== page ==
Getting a colonoscopy is bad enough. But the prep work can be brutal. Here are some insider tips on how to get through the “moment before” the actual procedure.
A colonoscopy is a medical examination of the interior lining of the colon where colon cancer starts. A long, narrow, flexible tube equipped with a small high-definition (HD) video camera at the end is inserted and snaked along the colonic passage to evaluate its condition.
For those my Dear Readers who haven’t yet experienced the joy (NOT!) of undergoing a colonic inspection to look for cancer or other abnormalities in the digestive tract, all I can say is: you probably will someday, junior.
The updated 2018 American Cancer Society (ACS) guidelines for regular colorectal screening lowered the age for adults at average risk to start from 50 to 45.
Colonoscopies are used to detect colorectal cancer (CRC), the fourth most common cancer diagnosed among adults and the second leading cause of death from cancer. Blacks, American Indians, and Alaska Natives have the highest incidence and mortality rates.
These anal tests for precancerous or cancerous colon polyps (growths on the inside of the colon’s lining) are very effective, identifying 94 percent of all colorectal cancer cases as well as colitis, inflammatory bowel disease, and diverticulosis.
The colonoscopy (-scopy comes from the camera or scope) itself is painless because an anesthesiologist will pump numbing agents in a process called monitored anesthesia. Medicine delivered through an intravenous (IV) tube keep the patient relaxed and unaware that the procedure is going on.
But getting ready to lie on the examining table for a video tour of your colon and rectum by following a doctor’s orders can be both daunting and very uncomfortable.
Some people will say that colonoscopy prep has improved over the past yadda-yadda-yadda years but the fact remains that the goal is to clear the bowels of fecal matter so the camera can get a clear view of what’s going on inside there.
Cleansing the digestive tract is usually done with what is called a split prep. The night before the procedure, the patient drinks half of a prescribed laxative (a substance that promotes emptying of the bowels – bowel movements – and eases constipation) that causes diarrhea for a couple of hours. The second half of the purgative is taken the next morning before the exam.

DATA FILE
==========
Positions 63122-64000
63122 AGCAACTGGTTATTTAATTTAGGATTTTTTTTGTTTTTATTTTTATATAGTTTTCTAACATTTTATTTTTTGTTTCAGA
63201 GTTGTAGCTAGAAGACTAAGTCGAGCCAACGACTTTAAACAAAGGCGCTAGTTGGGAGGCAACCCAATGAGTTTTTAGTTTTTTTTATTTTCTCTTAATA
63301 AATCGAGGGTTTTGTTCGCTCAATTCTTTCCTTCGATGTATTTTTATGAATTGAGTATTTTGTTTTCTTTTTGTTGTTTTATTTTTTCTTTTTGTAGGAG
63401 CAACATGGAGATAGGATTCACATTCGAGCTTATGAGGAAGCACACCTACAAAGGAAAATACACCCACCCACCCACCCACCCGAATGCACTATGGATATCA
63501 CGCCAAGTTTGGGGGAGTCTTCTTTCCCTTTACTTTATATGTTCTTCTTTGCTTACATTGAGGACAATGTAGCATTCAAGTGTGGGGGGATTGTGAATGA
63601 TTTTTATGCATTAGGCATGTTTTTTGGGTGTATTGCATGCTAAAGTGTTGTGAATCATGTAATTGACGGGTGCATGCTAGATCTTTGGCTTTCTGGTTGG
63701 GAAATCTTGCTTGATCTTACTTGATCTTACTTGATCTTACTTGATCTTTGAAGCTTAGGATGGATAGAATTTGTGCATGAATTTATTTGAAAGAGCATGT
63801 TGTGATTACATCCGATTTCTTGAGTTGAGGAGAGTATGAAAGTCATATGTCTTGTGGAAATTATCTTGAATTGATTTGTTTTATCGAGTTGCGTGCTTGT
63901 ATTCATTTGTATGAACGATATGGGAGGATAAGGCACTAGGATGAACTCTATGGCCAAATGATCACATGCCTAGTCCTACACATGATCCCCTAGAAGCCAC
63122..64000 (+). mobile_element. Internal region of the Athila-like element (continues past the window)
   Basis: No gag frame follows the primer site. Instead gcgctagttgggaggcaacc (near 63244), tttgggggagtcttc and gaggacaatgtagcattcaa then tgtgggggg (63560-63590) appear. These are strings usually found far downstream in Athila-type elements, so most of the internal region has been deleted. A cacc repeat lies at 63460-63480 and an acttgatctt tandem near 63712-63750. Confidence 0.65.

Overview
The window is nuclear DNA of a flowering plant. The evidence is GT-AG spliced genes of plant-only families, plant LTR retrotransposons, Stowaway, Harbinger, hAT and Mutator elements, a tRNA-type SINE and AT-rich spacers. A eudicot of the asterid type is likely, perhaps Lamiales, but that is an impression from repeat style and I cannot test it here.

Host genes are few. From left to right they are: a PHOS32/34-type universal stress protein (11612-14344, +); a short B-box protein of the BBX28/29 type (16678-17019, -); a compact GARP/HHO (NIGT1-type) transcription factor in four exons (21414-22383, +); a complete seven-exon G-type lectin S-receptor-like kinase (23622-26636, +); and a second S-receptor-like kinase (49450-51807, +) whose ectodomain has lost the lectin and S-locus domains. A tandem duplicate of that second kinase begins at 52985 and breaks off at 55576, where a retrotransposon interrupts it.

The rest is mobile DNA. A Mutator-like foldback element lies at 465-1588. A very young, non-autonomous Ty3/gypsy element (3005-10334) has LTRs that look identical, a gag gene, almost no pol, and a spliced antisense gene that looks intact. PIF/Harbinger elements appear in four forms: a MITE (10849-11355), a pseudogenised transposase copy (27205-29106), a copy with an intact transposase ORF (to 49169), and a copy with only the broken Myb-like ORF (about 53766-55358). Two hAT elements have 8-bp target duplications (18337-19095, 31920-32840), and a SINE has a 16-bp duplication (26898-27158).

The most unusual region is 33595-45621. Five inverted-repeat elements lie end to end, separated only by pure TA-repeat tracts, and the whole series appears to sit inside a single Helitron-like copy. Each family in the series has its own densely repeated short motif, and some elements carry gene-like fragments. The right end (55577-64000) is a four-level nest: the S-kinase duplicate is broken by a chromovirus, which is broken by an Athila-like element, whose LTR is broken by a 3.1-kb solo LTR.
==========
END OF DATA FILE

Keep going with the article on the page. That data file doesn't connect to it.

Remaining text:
You read that right. This procedure will make you sh*t. A lot. Hopefully, all of it.
Knowing this, there are ways to ease the potentially explosive effects of the prescription-grade laxative:
- Three days before the colonoscopy, eat only low-fiber foods
- Stop taking fiber supplements or anti-diarrheal medication
- Two days before, continue eating only low-fiber foods
- One day before, begin a clear-liquid diet
Drinking at least 8 glasses of liquid the day before a colonoscopy (in addition to the prescribed laxative drink) will prevent dehydration.
Pre-cleansing the digestive tract in the days up to a colonoscopy will reduce the amount of fecal matter present in the colon naturally. When you drink the first half of the high-strength laxative the evening before and finish with the second half-dose the next morning, less “stuff” should come out.
The laxative drink has to be mixed according to the instructions provided. Most patients are directed to start drinking the laxative between 4 pm and 7 pm. It takes about 2 hours to quickly toss off (rather than sip) 8 ounces of the muscle-relaxer every 10 to 15 minutes.
All told, 6 hours isn’t uncommon to complete the laxative drink and finish bowel movements. The left-over laxative is kept chilled in a refrigerator before finishing the remaining half-dose the following morning, taken with the same schedule.
Some people may have to rise and shine earlier than usual to complete the laxative course which often needs to be completed 4-5 hours before heading for the examining table. Many colonoscopies require that the patient stop drinking any other beverages at least 2 hours before table time. This may involve higher math. (Let’s hope not.)
Many examination facilities won’t let you drive home or even take a taxi or Uber. A designated driver may need to sign a form and take you home after your colonoscopy, staying with you for at least two hours to make sure you’re okay.
Avoid drinking alcohol, driving a car or signing legal documents until the day after your procedure.
May these insider tips help you have an “uneventful” colonoscopy. The good news – if we can call it that – is that this procedure normally is recommended only once every 10 years.